Yokoyama Taikan Weeks at TechnoChitlins


Yokoyama Taikan (横山 大観, November 2, 1868 – February 26, 1958) was the pseudonym of a major figure in pre-World War II Japanese painting. He is notable for helping create the Japanese painting technique of Nihonga. His real name was Sakai Hidemaro.

Yokoyama was born in Mito city, Ibaraki Prefecture, as the eldest son of Sakai Sutehiko, an exsamurai family in Mito clan. He was adopted into his mother’s family, from whom he took the surname “Yokoyama”. With his family, he moved to Tokyo in 1878. He studied at the Tōkyō Furitsu Daiichi Chūgakkō (Hibiya High School), and was interested in the English language and in western style oil painting. This led him to study pencil drawing with a painter, Watanabe Fumisaburo. He also studied under one of the great painters of the time, Kanō Hōgai, who was the master of the Kanō school.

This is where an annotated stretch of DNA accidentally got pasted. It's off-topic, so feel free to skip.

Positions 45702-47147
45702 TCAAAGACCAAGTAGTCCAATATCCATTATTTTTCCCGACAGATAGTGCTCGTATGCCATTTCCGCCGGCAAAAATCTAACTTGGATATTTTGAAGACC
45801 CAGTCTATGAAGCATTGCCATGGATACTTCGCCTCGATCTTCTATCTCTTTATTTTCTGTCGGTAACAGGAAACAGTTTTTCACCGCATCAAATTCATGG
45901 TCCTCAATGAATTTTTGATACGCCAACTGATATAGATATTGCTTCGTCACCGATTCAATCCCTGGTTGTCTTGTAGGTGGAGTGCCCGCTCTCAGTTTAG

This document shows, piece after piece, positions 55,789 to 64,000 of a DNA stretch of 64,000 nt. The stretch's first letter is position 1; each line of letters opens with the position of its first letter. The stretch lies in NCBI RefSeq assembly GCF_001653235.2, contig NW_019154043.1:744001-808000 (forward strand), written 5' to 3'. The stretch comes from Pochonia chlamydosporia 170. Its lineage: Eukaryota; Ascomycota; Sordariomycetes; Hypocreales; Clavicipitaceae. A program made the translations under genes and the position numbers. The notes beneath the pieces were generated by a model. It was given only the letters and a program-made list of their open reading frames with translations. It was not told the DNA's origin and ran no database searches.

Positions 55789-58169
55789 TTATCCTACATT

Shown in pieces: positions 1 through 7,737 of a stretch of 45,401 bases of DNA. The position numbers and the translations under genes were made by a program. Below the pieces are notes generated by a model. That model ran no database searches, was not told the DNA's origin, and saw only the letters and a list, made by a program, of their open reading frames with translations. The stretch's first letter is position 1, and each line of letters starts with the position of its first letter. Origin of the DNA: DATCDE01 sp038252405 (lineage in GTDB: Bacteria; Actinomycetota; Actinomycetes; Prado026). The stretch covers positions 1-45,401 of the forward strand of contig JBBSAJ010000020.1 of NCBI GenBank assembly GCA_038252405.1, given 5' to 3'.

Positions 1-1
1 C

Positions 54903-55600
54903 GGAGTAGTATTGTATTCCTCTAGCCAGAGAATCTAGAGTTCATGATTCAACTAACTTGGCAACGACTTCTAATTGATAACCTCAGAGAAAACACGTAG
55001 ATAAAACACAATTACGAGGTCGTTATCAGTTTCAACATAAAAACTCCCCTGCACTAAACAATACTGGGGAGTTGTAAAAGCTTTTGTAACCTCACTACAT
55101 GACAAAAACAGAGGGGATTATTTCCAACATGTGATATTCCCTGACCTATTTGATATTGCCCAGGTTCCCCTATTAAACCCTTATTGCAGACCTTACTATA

In 1889, Yokoyama enrolled in the first graduating class of the Tōkyō Bijutsu Gakkō (the predecessor to the Tokyo National University of Fine Arts and Music), which had just been opened by Okakura Kakuzō (aka Okakura Tenshin). In school, he studied under the Kanō school artist Hashimoto Gahō. Several of his classmates also later became famous artists: Hishida Shunsō, Shimomura Kanzan, and Saigō Kogetsu.

After graduation, Yokoyama spent a year teaching at “Kyōto Shiritsu Bijutsu Kōgei Gakkō” (the predecessor to the Kyoto City University of Arts) in Kyoto, studying Buddhist painting. Around that time, he started to use his “Taikan” pseudonym. He returned to Tokyo in 1896 as assistant professor at the Tōkyō Bijutsu Gakkō. He resigned that position only a year later, when his mentor, Okakura Kakuzō (aka Okakura Tenshin), was forced to resign for political reasons, and joined Okakura in establishing the Japan Fine Arts Academy (Nihon Bijutsuin).

After the death of his wife, Yokoyama traveled extensively overseas, visiting Calcutta, New York City, Boston, London, Berlin and Paris.

Yes, I like Oriental art. So sue me… Perhaps his most controversial piece was a 40-meter scroll, “Metempsychosis”. It’s much too big to put up here but for the interested, here’s a link.